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Dining Etiquette 101: A Guide to Surviving a Business Lunch or Dinner

by Tim Brunicardi on October 5, 2018

Whether it's with a client, your boss, or a business recruiter, talking business outside the office can be both enjoyable and productive. One way of doing this is by talking business over lunch or dinner; however, with this business outing comes some dining etiquette one should always follow.

So, what exactly are the do's and don'ts when it comes to dining etiquette in a business setting? This etiquette guide breaks down the rules you should follow before your meal, during your meal, and after your meal.


BEFORE THE MEAL

business handshake
  • Don't be late. What's worse than being hungry? Being hungry and having to wait on someone. A business lunch or dinner is just as important as a work meeting, so being late does not look good. Be sure to leave plenty of travel time so you're sure to arrive on time, or even a little bit early. If you're running late, notify your guest(s) and allow them to choose whether they'd like to wait or be seated.
  • Greet everyone with a handshake. Sometimes business lunches or dinners may include others outside the company, such as partners of the organization, donors, or clients. Whenever you meet someone you're not familiar with, introduce yourself with a firm handshake, as well as informing them of what it is you do for the company.
  • Put away your phone. It's never pleasant when the buzzing or ringing of a phone goes off, especially in the middle of an important conversation. Remember to silence your phone and put it away during the meal so that you can keep all of your focus on the conversation.
  • Remember the basics. When we say the basics, we're referring to those etiquette rules your mama taught you way back when. No elbows on the table, put your napkin on your lap, sit up straight, don't talk with your mouth full, and remember to say "please" and "thank you."

DURING THE MEAL

Now that you're seated and introductions have been made, it's time for the main course.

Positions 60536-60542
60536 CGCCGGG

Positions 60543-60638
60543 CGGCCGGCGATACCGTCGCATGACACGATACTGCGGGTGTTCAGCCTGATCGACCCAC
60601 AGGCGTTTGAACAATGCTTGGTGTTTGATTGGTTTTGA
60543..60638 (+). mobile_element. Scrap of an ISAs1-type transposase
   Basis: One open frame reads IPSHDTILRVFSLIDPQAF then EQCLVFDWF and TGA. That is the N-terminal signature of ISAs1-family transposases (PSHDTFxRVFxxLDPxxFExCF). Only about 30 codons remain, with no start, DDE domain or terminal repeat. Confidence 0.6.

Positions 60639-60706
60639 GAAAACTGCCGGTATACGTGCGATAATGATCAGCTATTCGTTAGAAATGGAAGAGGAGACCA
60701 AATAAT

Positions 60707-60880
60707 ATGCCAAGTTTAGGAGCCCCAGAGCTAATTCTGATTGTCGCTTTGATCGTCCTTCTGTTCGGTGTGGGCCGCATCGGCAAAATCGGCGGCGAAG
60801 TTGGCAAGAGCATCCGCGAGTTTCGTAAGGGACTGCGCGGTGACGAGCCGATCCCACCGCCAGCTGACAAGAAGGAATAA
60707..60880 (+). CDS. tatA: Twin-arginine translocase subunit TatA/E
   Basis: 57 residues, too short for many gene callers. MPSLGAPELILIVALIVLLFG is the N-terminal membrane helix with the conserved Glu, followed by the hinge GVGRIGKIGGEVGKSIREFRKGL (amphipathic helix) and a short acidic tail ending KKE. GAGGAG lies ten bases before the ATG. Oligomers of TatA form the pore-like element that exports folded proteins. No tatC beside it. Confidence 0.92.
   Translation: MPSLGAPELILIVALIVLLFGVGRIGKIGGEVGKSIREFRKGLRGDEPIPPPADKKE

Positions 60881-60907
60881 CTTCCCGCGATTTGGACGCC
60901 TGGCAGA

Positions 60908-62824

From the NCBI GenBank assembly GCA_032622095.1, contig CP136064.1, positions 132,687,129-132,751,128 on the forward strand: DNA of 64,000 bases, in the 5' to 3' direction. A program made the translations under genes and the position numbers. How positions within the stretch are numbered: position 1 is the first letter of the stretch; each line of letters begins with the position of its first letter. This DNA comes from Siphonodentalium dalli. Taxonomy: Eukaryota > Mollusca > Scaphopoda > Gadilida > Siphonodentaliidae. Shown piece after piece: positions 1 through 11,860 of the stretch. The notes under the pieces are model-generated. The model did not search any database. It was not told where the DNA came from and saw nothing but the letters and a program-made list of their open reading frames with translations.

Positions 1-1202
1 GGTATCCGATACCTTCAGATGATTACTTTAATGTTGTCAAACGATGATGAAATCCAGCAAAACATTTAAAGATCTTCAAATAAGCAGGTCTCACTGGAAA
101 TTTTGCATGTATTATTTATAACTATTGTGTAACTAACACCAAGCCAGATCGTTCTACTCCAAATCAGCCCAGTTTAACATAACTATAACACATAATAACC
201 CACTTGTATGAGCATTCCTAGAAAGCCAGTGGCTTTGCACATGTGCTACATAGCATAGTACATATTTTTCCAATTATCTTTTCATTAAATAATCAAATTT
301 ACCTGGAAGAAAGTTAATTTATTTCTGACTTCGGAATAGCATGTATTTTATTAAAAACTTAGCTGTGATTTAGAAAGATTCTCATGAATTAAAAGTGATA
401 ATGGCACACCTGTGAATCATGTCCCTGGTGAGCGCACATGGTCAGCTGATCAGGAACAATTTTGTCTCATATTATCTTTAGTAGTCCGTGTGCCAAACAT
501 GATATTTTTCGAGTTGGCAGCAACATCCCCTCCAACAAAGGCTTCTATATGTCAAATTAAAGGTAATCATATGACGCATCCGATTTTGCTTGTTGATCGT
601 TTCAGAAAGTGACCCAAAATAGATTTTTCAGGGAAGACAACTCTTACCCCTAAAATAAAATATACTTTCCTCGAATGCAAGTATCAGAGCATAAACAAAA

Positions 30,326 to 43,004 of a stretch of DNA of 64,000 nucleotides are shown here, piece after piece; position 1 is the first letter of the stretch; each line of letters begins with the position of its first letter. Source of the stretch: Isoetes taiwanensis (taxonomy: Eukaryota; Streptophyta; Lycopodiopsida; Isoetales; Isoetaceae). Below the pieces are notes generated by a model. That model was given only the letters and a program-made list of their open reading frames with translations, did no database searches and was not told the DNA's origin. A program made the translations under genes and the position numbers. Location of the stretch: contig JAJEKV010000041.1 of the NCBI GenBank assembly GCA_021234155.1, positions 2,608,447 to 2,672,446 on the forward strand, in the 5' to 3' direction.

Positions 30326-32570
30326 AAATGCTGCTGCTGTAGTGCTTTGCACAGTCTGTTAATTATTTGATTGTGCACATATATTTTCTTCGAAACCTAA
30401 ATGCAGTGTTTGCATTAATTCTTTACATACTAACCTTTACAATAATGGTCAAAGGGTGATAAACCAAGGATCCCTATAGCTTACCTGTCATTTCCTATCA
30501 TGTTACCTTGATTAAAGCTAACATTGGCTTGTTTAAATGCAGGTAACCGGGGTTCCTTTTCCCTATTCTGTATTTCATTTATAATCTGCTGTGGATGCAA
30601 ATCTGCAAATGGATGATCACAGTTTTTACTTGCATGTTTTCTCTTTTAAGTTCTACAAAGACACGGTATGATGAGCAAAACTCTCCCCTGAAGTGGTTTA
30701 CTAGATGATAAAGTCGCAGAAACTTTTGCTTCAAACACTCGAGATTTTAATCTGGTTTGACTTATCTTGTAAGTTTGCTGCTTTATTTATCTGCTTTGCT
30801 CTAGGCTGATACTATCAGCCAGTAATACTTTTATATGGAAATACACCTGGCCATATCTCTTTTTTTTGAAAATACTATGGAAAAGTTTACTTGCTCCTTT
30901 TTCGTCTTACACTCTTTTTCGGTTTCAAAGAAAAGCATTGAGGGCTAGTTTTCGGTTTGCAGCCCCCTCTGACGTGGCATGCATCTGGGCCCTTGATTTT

Salad plate 2
  • Order food that's easy to eat. While a rack of BBQ ribs or a plate of spaghetti may be tempting to order, you need to remember that foods such as these are messy to eat and can cause you to get distracted from the conversation. Always order an item that's easy to eat such as chicken, fish, or salad. (Helpful tip: Try and order something similar to your host. If they opt for a salad, consider that instead of a burger.)
  • Don't order expensive items off the menu. A majority of business lunches or dinners take place at higher-end restaurants. While you may be tempted to order the steak with lobster, by doing so can give off a bad impression of you and can be seen as rude. Stick to a middle price range unless you're the one buying.
  • Stay away from alcohol. In general, it's best not to order alcohol at a business lunch or dinner. Stick with water, coffee, or a beverage such as iced tea. If your host or others at the table order alcohol, be sure to limit yourself and pay attention to how quickly they're drinking. You never want to be the first at your table to finish your drink. (Helpful tip: Offer the host or another guest at the table to order their drink first, that way the pressure is off you as to whether or not you should order alcohol.)
  • Be mindful of the conversation. Always stay attentive and participate in the conversation at hand. While the conversation may be about business one minute, it can turn lighthearted and into something more casual the next. Even then, make sure to avoid talking about controversial topics such as religion or politics. (Helpful tip: If a topic comes up that you’re uncomfortable with, try and politely change the subject as subtly as possible.)

AFTER THE MEAL

Now that you've cleaned your plate, it's time to tackle the awkward part of a business lunch or dinner...paying the bill.

  • Signal that you're finished. When you're done eating, place the knife and fork on the plate with the handles at a 4 o’clock position. By doing this, it informs the waiter that you're done and they may remove your plate. As for the napkin, leave it placed on your lap until you're ready to leave. When you do leave, place the loosely folded napkin at the center of the setting if the plate has been removed, or to the left of the setting if the plate is still there.restaurant_bill
  • Paying the bill. In most cases, the host who invited you will pay for the bill. Be sure to thank them for buying and compliment the meal and/or restaurant if it exceeds your expectations. If you're hosting the lunch or dinner, try and subtly pay for the meal without stopping the conversation. Don't forget to thank your guest(s) for their time and for accompanying you to the restaurant. (Helpful tip: If you’re the host and a guest you invited offers to pay the bill, politely decline.)
  • Follow up. Before leaving the restaurant, be sure to exchange business cards with any new folks you may have met at the lunch or dinner. This way you can follow up with an email, thanking them and stating that you enjoyed meeting them. This will also allow you to broaden your professional network, and will come in handy if/when you work with them in the future.
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